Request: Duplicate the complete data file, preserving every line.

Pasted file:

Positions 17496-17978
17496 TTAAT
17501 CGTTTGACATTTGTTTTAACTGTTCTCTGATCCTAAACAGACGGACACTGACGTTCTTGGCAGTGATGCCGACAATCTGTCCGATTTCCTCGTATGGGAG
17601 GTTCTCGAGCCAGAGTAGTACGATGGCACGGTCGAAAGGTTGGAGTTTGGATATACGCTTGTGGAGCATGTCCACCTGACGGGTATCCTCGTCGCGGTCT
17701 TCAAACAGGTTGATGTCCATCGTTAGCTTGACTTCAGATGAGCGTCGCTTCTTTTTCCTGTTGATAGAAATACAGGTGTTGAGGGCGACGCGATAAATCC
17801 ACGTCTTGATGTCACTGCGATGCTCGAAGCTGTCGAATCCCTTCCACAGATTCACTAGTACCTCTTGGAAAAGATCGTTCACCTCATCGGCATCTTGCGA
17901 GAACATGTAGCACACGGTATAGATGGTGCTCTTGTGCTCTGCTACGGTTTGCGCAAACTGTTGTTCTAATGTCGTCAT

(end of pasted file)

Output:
Positions 17496-17978
17496 TTAAT
17501 CGTTTGACATTTGTTTTAACTGTTCTCTGATCCTAAACAGACGGACACTGACGTTCTTGGCAGTGATGCCGACAATCTGTCCGATTTCCTCGTATGGGAG
17601 GTTCTCGAGCCAGAGTAGTACGATGGCACGGTCGAAAGGTTGGAGTTTGGATATACGCTTGTGGAGCATGTCCACCTGACGGGTATCCTCGTCGCGGTCT
17701 TCAAACAGGTTGATGTCCATCGTTAGCTTGACTTCAGATGAGCGTCGCTTCTTTTTCCTGTTGATAGAAATACAGGTGTTGAGGGCGACGCGATAAATCC
17801 ACGTCTTGATGTCACTGCGATGCTCGAAGCTGTCGAATCCCTTCCACAGATTCACTAGTACCTCTTGGAAAAGATCGTTCACCTCATCGGCATCTTGCGA
17901 GAACATGTAGCACACGGTATAGATGGTGCTCTTGTGCTCTGCTACGGTTTGCGCAAACTGTTGTTCTAATGTCGTCAT